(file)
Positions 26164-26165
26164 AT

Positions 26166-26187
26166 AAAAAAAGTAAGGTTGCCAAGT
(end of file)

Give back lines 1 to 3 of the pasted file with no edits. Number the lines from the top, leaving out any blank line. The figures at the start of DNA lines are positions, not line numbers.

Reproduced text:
Positions 26164-26165
26164 AT

Positions 26166-26187